Reviewed By Astrid Iustulin for Readers’ Favorite
There are real-life events that can be told like novels. They have so much joy, sorrow, and emotion that it is enough to pick up a pen and let the memories flow to tell a delightful story. This is the impression you have when you read Cherie Magnus’s Arabesque: Dancing on the Edge in Los Angeles. In this intense memoir, the author recalls growing up in Los Angeles in the 1960s. Dance is her whole life, and she wants to become a dancer and a choreographer. She reveals her hopes for her career and talks about friends, family, and love. However, she has to make choices that take their toll on her health.
After finishing Arabesque, I realized that this book has two major strong points. The first is the honesty with which Magnus pens her story. She hides nothing and shares her experiences, hopes, and dreams in a way that makes you instinctively like her. Her life has not been a bed of roses, and yet many passages of her book are joyous, especially when she remembers her early years and travels. The second aspect to consider is equally significant. Magnus does not only write her own story but remembers important events, such as civil rights fights, that took place in Los Angeles and America when she was growing up. These references offer an interesting cross-section of America in those years and add a touch of nostalgia to Arabesque. On the whole, this book is a fascinating read, and I recommend it to those who like good writing and stories of a recent past.
“Brave and intelligent” —
Blossom, Species of Feeling, The Love Story of Paul Collins
Cherie started writing this story at the time it began–in February of 1992, when she was so depressed after her husband’s death she wanted to swallow all of his left-over meds and follow him into the beyond. So what began in a way as a journal or diary became the chronicle of her road to survival in four countries. And once she made that decision to live no matter what tragedy came her way, she plugged on, through one tremendous loss after another, by dancing. No, not yet had the tango found her, but whatever dance there was at the time came to her rescue. She had always been a dancer, and now she knew dance could save her from despair.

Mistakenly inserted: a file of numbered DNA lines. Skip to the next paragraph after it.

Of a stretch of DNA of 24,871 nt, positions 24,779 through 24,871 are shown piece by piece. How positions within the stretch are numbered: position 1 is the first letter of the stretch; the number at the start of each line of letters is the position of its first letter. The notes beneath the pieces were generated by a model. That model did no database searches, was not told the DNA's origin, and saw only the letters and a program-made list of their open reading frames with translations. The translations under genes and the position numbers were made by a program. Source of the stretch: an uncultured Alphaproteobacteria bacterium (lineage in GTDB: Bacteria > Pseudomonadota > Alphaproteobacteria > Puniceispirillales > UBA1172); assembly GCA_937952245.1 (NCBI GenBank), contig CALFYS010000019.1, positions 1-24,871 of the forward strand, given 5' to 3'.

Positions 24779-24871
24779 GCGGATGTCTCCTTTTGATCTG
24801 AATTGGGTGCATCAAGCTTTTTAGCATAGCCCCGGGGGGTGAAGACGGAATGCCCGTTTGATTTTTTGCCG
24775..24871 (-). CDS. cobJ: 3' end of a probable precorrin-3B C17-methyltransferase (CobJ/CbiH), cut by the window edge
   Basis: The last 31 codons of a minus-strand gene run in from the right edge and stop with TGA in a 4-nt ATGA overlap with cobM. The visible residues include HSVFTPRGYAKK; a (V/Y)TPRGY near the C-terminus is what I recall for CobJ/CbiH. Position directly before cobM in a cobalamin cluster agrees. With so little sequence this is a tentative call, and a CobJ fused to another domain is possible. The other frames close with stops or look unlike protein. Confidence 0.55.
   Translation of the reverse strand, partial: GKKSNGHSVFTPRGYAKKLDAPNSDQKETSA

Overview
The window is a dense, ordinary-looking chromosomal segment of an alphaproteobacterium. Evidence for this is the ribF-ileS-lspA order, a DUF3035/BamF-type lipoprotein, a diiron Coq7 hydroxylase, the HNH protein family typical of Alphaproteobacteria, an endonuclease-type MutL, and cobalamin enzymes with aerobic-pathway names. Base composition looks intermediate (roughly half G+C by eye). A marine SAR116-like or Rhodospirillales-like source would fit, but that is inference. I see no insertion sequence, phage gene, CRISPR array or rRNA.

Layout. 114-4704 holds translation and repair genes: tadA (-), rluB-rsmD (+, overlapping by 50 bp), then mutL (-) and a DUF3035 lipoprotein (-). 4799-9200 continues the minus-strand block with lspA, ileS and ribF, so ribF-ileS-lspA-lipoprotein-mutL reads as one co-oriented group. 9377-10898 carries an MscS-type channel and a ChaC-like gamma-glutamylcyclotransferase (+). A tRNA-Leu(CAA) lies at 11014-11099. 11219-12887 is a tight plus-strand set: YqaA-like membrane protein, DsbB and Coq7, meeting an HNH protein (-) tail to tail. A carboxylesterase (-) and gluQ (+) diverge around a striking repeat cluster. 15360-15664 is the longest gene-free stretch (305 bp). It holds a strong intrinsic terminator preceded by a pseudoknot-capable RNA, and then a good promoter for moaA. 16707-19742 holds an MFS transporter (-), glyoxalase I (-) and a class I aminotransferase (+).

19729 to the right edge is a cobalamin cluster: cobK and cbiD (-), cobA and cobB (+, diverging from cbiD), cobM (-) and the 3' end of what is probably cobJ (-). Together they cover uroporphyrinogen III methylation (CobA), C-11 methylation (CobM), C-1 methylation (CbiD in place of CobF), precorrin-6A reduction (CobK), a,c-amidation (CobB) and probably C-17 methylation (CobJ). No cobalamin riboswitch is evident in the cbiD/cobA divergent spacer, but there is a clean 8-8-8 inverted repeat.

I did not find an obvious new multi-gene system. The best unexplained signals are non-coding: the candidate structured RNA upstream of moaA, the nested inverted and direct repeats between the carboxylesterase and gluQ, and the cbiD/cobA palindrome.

As her adventures unfolded, the manuscript grew and grew. She had to make cuts in events, characters, reflections and realizations. That was the hardest part of bringing this story to fruition. So much is left out.
Cherie taught traditional tango in Buenos Aires for many years with her Argentine partner, and their international students all asked her, “How did you end up teaching tango in Argentina?”
This book is her answer.
Lots of women have come to Buenos Aires for tango, stayed a while, gone back home and then wrote about their experiences. There are a couple of tango histories available in English, as well as a couple of Buenos Aires milonga guide books. There are self-help books using tango as a way to better interpersonal relationships. There are some novels about tango in Buenos Aires.
This award-winning memoir is not like any of them; it is not a “tango book,” but a story of survival that cuts across death, cancer, Alzheimer’s, loss of home and homeland and cherished heirlooms and possessions, loss of shared histories, of hope for one’s children, of hope for the future, of love. But it’s also about finding love and unexpected joy. And about listening to the music and dancing.
The Church Of Tango:
My Years in Buenos Aires
Part 3 of Trilogy
"A story so sensual,
so unconventional, and so shocking…
it could only be true."
After a series of life-changing and terrible losses, Cherie moves to steamy Buenos Aires, where the romantic attention of the local men reignites her youth and sexuality. But women like her, who stay to create a life and dance the best tango in the world, rapidly find themselves bombarded with flattery and compliments by the caballeros and milongueros - Men who see women as little more than sexual objects…making life for a free-spirited American woman more sensuous and difficult.
Soon she meets Ramon, the handsome and skilled tanguero who quickly dances his way to her heart. But will the stifling atmosphere of sexual oppression poison the life she has worked so hard to create, far from her home of Los Angeles?
Based on the author’s true experiences… Intoxicating Tango pulls back the red velvet curtain of the milonga (the place where social tango is danced), and reveals the secrets of the viveza criolla- the“artful lying” and machismo that drives life in Buenos Aires.
The sequel to The Church of Tango, and Arabesque: Dancing on the Edge in Los Angeles, tells of Cherie’s big move to Buenos Aires after years of searching in France and Mexico for a permanent home. The Argentine culture’s machismo makes the tango the best in the world–and life for a free American woman more sensuous as well as difficult.